I have always been fascinated by maps. Not handsome, historical maps, but ones I might actually use. These days I spend an absurd amount of time on Google Maps or finding myself frustrated by various trip routing software. I’ve just bought a cheapo GPS for my car.
Part of it is that I get lost rather easily. For a while, when Indigo Bunting lived in Maryland and her husband lived in Vermont (both because of job demands), she was flying up to see him periodically and I would pick her up from the airport, one I have been to dozens and dozens of times. And every single time, on the trip back home, I would take a wrong turn somewhere and get us lost. Twice, maybe three times, I have picked up a friend at Orlando International and have gone west toward Tampa instead of east toward home. I think I make the mistake of thinking I can talk and drive at the same time, when I can barely manage to do even one of them adequately.
The deeper pull of maps seems to be tied to two things: a sense of being lost in the world, and needing some kind of spiritual cartography program that will help me navigate life a little better; and the notion that the inner landscape of the soul can be described, at least symbolically, in an image that is found in the iconography of countless cultures.
The indigenous peoples of this continent (though I prefer the Canadian term, “First Nations”) call this image the Medicine Wheel.
It’s a term that was first applied to the Bighorn Medicine Wheel in Wyoming because of both the healing associated with it and the religious and spiritual significance of the site. As I noted a while back, the Bighorn Medicine Wheel is a solar calendar built by the people who lived here around 800 years ago (the star alignments are most accurate for about 1200 C.E.). It’s a circular arrangement of stones measuring 80 feet across, with 28 rows of stones radiating from a central cairn to an encircling stone rim. The central cairn is about 12 feet in diameter and 2 feet high. Placed around the periphery of the wheel are five smaller stone circles. Its 28 “spokes” may symbolize the days in a lunar month. It is one of the most important and well preserved ancient Native American sacred site complexes in North America.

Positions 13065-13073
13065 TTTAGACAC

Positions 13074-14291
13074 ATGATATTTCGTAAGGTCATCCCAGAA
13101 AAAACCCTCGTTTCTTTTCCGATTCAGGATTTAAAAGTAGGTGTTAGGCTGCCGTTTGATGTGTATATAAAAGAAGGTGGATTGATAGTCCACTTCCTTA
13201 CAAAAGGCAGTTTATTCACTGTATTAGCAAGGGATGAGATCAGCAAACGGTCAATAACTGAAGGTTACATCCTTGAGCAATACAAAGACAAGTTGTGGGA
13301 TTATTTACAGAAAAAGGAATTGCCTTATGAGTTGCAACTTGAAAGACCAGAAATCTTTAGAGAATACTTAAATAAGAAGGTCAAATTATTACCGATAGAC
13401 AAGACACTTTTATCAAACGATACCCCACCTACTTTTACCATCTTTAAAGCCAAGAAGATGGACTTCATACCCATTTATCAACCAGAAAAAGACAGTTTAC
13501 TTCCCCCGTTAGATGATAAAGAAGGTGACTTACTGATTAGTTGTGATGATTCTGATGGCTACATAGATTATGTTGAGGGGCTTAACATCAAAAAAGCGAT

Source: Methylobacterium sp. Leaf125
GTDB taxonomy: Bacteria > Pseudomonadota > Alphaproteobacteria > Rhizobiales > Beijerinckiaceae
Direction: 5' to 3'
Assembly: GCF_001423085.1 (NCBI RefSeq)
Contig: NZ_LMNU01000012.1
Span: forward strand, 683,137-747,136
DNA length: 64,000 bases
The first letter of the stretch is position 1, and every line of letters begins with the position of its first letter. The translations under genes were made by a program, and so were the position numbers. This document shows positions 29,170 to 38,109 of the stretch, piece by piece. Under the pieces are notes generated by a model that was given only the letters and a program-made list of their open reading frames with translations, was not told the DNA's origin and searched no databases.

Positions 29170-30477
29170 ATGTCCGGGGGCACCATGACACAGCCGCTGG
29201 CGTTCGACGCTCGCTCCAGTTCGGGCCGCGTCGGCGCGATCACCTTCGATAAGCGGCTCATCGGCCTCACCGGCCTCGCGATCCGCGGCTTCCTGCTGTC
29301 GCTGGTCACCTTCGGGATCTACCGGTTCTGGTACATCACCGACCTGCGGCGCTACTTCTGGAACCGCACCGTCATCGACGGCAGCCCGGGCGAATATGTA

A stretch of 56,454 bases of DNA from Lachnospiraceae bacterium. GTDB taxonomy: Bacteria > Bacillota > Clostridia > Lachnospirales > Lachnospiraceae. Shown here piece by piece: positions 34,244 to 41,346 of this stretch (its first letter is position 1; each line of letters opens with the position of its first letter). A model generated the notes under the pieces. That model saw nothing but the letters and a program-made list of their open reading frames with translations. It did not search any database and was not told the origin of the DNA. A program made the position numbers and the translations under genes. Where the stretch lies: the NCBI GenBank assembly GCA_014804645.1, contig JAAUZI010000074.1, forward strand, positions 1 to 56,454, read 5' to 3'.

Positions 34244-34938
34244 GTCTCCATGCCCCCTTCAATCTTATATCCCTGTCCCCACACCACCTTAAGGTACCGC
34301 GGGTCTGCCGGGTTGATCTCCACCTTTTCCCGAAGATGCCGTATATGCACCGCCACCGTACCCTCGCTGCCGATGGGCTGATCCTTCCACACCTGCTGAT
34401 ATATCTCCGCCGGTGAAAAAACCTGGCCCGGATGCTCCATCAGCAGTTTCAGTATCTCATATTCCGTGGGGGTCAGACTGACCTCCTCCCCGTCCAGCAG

And it remains a sacred site today. Numerous contemporary ceremonial staging areas, medicinal and ceremonial plant gathering sites, sweat lodges, altars, and vision quest shelters can be found nearby.
Stone structures, of course, have been used by many (if not most) cultures as sacred architecture, and like the pyramids or Stonehenge, most of them seem to have been used in part as sort of an astronomical observatory. But the big thing about medicine wheels is their correlative power.
Pretty much all Native American peoples acknowledge the Four Directions as symbolic and spiritual forces. Most ascribe different colors to the directions—the Lakota and the Hopi, for example, use white, yellow, red, and black to represent the human race. In other cultures the directions represent four different stages of human physical development (childhood, youth, adulthood, and old age); the four classical Elements; the four seasons; the phases of the moon; etc. Some tribes count “above” and “below” as two additional directions; some use an eightfold directional map, the way modern mapmaking does.
For several years now I have been working on a comprehensive correlative “map” that uses the medicine wheel as its basis; as you can see from the tagline for the blog itself, I see the medicine wheel as a universal map of the human psyche. In coming weeks I hope to explore some of the connections I’ve discovered, if you’re interested. I’ve been able to overlay it with the eight trigrams of Chinese cosmology, the Bagua; the eightfold model of human consciousness, developed and articulated by Timothy Leary, Robert Anton Wilson, Antero Alli, and John C. Lilly; the Noble Eightfold Path of Buddhism; the ongoing work of philosopher Ken Wilber and transpersonal psychologist Stan Grof; classical astrology; and even the ego-functions (faculties of consciousness) of the Jungian typology. I hope you’ll stay tuned.